Does anybody know what this stuff is? Neither do some of the sharpest and brightest scientists in the country. NOAA officials are now saying that it’s probably millions of microscopic eggs, but they still can’t say 100% what this “orange goo” actually is, why it showed up on the shores of a small Alaskan village last week, and how it got there. Mysterious Orange Goo Washes Ashore in Alaska | Scientists Look For Answers | Unofficial Networks

Mysterious Orange Goo Washes Ashore in Alaska | Scientists Look For Answers

Mysterious Orange Goo Washes Ashore in Alaska | Scientists Look For Answers

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Mysterious Orange Goo Washes Ashore in Alaska | Scientists Look For Answers

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Photo Credit: newsfeed.time.com

Does anybody know what this stuff is? Neither do some of the sharpest and brightest scientists in the country. NOAA officials are now saying that it’s probably millions of microscopic eggs, but they still can’t say 100% what this “orange goo” actually is, why it showed up on the shores of a small Alaskan village last week, and how it got there.

Recently, a small Alaskan Village, Kivalina, woke up to a whole mess of orange goo along their shoreline. Kivalina is a very remote Alaskan village, located near a reef on the desolate northwest coast of Alaska. The community is comprised of a few hundred Indigenous Insupiat Eskimos. The locals are sincerely worried about the potential impacts to their drinking water supply and why this phenomenon happened in their community.  Apparently, the nearby Wulik River, along with another local lagoon, turned colors, and orange water was reported up to 150 miles from Kivalina.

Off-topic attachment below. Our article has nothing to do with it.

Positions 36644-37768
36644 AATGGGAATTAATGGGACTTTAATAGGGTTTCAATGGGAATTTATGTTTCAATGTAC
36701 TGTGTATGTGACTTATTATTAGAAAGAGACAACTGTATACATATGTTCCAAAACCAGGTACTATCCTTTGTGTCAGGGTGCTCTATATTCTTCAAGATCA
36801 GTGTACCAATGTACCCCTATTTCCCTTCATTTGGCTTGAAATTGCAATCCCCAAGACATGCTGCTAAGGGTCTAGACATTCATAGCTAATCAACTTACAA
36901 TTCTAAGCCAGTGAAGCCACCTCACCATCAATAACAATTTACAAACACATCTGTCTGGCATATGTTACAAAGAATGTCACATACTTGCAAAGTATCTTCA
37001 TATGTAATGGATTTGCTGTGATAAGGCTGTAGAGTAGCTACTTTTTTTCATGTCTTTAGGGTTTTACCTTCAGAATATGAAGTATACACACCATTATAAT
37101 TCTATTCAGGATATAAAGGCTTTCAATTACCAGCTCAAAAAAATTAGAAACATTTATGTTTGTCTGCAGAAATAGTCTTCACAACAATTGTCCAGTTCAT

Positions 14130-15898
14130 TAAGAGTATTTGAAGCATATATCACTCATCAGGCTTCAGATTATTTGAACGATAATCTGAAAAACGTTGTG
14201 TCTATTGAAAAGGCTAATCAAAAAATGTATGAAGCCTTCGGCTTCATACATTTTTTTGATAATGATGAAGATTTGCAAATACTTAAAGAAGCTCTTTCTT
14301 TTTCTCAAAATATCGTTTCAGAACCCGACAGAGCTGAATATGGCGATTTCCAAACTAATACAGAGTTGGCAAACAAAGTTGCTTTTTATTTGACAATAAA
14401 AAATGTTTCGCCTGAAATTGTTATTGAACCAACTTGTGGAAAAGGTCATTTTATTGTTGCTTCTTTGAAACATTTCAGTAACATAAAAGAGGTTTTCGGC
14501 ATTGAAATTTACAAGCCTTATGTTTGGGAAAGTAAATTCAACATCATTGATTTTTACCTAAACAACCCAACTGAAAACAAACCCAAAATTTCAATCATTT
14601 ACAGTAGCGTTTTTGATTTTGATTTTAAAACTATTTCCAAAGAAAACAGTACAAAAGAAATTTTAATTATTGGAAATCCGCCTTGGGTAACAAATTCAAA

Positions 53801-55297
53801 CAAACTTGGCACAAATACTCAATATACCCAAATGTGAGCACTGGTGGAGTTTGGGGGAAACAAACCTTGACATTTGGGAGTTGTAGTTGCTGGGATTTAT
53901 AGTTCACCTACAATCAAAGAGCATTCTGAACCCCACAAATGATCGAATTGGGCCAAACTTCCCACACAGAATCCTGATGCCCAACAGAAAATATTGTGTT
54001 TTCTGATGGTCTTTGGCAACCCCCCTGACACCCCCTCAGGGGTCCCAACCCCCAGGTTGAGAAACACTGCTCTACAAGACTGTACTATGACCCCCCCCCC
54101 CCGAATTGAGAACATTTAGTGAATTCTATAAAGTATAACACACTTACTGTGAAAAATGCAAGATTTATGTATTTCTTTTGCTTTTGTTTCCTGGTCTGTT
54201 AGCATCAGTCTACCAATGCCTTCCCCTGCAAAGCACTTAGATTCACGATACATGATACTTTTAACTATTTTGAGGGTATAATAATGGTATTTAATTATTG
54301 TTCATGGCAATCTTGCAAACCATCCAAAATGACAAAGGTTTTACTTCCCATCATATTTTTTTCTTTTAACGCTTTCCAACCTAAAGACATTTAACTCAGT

At first no one knew what this “goo” was, and now scientists are saying it’s eggs, or rather, it should be eggs, but of what they do not know. Further investigation is ongoing as to what these eggs are, how they made it to Kivalina, and if they are harmful to humans and non-human species in the area. No one really knows, which is fairly strange in this day and age of scientific knowledge, and quite frankly, kind of scary.

The best current guesstimate out there is that the eggs are some sort of embryos, or some sort of crustacean eggs. But don’t take that as fact because results are still being analyzed in a NOAA laboratory, thus, the mystery is still ongoing. Researchers at the University of Alaska Fairbanks are also looking into the what, where, and how of this orange goo. Until then, NOAA officials say that they should have more detailed answers for the locals and the public shortly, but until then, the mystery of what this is and why it happened will remain unsolved.

 

 

 

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